After reading MSSSC, I dream of walking the streets of Italy.

The plot, pacing  and writing was phenomenal. It moved smoothly and freely, like an azure river trickling through the Italian countryside. It kept me gripped and I was frequently flicking the pages, not able to absorb enough of the stunning writing and the little twists in the tale. The pacing was perfect, Rachel introduced us to Cat's modern life and then when Cat took a trip back in time she did an excellent job of introducing us to Cat's new lifestyle. 

My Super Sweet Sixteenth Century is a flawless novel that I would recommend to anyone and everyone. Rachel Harris is a stunningly talented new author with an individual voice and a spectacular writing style. Vivid imagery paints wondrous pictures in our head of how times were in the magical Renaissance period, with spellbinding writing and fresh characters that are charming and witty, My Super Sweet Sixteenth Century will stay with you long after you've read the last word. This was a flawless novel that will stay with me forever.

I give it: 5/5 CUPCAKES!







Author Bio (Spotlight)
Rachel  Harris
As a teen, Rachel threw raging parties that shook her parents’ walls and created embarrassing fodder for future YA novels.As an adult, she read and wrote obsessively, rehash said embarrassing fodder, and dreamt up characters who become her imaginary friends. When she's not typing furiously or flipping pages in an enthralling romance, you can find Rachel homeschooling her two beautiful princesses, hanging out with her amazing husband, or taking a hot bubble bath…next to a pile of chocolate. MY SUPER SWEET SIXTEENTH CENTURY is her first novel. She did have her own fantabulous Sweet Sixteen in high school. Sadly, it wasn’t televised.  


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Thursday, 30 August 2012

Ebony Black Lines Giveaway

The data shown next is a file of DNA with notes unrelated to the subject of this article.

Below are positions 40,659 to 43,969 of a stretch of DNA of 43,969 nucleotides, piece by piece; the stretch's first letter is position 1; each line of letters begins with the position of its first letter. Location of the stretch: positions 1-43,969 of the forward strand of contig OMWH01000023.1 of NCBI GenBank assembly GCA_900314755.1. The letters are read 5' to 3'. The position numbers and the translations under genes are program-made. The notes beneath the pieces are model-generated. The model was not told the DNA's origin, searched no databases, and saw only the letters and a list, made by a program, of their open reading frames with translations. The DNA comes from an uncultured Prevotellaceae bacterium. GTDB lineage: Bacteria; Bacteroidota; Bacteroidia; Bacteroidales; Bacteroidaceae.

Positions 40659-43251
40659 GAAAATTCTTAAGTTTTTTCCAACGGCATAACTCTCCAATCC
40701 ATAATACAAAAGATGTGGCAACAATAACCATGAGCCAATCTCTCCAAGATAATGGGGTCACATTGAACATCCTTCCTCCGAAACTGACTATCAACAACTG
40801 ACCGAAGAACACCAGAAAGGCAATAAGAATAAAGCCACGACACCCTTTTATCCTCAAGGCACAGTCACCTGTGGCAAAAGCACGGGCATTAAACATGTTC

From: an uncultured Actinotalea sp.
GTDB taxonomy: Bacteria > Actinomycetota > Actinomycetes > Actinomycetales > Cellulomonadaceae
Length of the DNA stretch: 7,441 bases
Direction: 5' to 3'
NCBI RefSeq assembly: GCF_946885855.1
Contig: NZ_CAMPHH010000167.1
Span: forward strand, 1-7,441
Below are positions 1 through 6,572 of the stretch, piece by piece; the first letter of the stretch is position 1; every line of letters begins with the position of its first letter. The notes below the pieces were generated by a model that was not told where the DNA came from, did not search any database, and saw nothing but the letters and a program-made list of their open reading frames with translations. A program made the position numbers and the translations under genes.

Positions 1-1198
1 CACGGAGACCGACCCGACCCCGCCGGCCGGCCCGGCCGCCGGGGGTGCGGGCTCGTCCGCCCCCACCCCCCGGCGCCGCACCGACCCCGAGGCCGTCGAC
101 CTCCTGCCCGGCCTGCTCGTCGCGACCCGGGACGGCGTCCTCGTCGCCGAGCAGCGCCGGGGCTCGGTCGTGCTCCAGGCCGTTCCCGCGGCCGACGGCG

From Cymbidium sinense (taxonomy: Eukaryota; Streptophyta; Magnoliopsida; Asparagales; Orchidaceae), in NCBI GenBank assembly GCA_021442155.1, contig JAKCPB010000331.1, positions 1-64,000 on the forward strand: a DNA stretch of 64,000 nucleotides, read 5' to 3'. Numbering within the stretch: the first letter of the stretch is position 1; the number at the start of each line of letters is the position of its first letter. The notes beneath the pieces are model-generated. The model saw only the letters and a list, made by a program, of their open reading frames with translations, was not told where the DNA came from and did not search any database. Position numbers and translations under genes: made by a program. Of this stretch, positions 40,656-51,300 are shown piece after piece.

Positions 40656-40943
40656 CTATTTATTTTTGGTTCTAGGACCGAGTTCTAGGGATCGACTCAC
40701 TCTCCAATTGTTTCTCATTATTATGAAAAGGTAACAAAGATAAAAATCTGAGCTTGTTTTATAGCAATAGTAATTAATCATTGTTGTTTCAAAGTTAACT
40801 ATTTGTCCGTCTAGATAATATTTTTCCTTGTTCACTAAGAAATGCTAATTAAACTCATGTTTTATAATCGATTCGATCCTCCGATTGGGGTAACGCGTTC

Heelllloooo!!!!!!

I just want all of you lovely people to know that my brilliant bloggy buddy, Jasmine, from Ebony Black Lines, is hosting a fabtabulous giveaway! :) Here is the link: http://ebonyblacklines.blogspot.com/2012/08/200-follower-appreciation-giveaway-int.html

You guys must all enter as it would be a lovely gift to win! So what are you waiting for? Head on over! :) xxx
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From the Review Pile #8


This is a meme I participate in called From the Review Pile, hosted by Stepping Out of the Page. Basically it is a meme, where you pick one book (or two!) that you have been meaning to read/review for a while, but haven't yet gotten around to it. It will also give the book some extra publicity. :)   
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This week I am showcasing Dante's Girl by Courtney Cole! Oh. My. Gosh. I was lying in bed last night and decided to just turn my phone on quick to see if I got any more emails...yes, yes I did. Netgalley had accepted my request to read Dante's Girl. I was like this:
baby gets excited over dog
Seriously, that's how excited I was. I might bump this up to the top of my review pile...>.<

Dante's Girl by Courtney Cole 
Dante's Girl
I have spent every summer since I was ten years old with my father in London. Every summer, since I was ten years old, has been uneventful and boring. Until this year. 
And this year, after a freak volcanic eruption strands me far from home, I have learned these things:
1. I can make do with one outfit for three days before I buy new clothes. 2. If I hear the phrase, “You’re not in Kansas anymore, Toto,” even one more time, I might become a homicidal maniac.3. I am horribly and embarrassingly allergic to jellyfish.4. I am in love with Dante Giliberti, who just happens to be the beautiful, sophisticated son of the Prime Minister of a Mediterranean paradise. 5. See number four above. Because it brings with it a whole slew of problems and I’ve learned something from every one of them.
Let’s start with the fact that Dante’s world is five light-years away from mine. He goes to black-tie functions and knows the Prime Minister of England on a first name basis. I was born and raised on a farm in Kansas and wear cut-off jeans paired with cowboy boots. See the difference? 
But hearts don’t care about differences. Hearts want what they want. And mine just wants to be Dante’s girl. 
My heart just might be crazy.
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Wednesday, 29 August 2012

Review - Fever - Dee Shulman

FeverTitle: Fever
Author: Dee Shulman
Genre: Young Adult, Time-Travel
Publication: April 5 2012, Puffin
Pages: 400 pages, Paperback
Source: Thank you so much to Penguin Books South Africa for giving me Fever in exchange for a honest review! :)
A fearless Roman gladiator. A reckless 21st century girl. A mysterious virus unites them . . .
152 AD. Sethos Leontis, a skilled and mesmerising fighter, is unexpectedly wounded and lies dangerously close to death.